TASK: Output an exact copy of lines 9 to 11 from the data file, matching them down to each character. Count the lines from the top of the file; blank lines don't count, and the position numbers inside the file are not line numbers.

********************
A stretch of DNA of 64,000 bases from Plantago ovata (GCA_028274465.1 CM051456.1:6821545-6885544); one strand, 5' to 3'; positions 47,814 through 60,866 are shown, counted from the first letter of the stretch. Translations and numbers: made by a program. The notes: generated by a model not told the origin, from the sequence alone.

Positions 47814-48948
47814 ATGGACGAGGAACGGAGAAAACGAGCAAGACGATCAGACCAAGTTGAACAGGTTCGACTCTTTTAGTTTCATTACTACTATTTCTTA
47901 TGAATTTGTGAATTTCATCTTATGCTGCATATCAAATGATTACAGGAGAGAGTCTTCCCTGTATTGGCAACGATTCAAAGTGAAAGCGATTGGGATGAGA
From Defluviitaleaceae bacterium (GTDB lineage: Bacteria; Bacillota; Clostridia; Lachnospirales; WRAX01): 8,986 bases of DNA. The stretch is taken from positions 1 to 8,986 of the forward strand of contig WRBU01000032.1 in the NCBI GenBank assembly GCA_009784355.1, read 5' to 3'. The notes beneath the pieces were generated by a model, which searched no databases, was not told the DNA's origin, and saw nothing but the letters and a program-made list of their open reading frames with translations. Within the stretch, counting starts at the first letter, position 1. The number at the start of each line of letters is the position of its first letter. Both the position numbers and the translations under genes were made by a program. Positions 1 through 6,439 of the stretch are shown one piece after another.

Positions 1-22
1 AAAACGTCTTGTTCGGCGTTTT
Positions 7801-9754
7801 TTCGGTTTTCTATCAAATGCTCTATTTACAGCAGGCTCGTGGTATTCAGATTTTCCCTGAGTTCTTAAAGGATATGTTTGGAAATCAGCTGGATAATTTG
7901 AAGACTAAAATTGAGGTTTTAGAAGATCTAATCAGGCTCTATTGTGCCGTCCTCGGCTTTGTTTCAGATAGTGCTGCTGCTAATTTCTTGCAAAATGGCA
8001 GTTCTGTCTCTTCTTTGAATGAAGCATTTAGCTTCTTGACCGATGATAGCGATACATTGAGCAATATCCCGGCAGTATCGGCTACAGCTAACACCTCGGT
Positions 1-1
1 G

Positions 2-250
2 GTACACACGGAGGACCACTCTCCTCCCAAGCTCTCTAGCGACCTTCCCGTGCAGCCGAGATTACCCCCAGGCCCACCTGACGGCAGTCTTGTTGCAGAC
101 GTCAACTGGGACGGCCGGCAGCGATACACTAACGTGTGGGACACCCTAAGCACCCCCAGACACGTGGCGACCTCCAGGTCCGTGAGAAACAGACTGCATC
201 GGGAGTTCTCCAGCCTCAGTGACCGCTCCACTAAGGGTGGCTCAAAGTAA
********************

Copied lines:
7801 TTCGGTTTTCTATCAAATGCTCTATTTACAGCAGGCTCGTGGTATTCAGATTTTCCCTGAGTTCTTAAAGGATATGTTTGGAAATCAGCTGGATAATTTG
7901 AAGACTAAAATTGAGGTTTTAGAAGATCTAATCAGGCTCTATTGTGCCGTCCTCGGCTTTGTTTCAGATAGTGCTGCTGCTAATTTCTTGCAAAATGGCA
8001 GTTCTGTCTCTTCTTTGAATGAAGCATTTAGCTTCTTGACCGATGATAGCGATACATTGAGCAATATCCCGGCAGTATCGGCTACAGCTAACACCTCGGT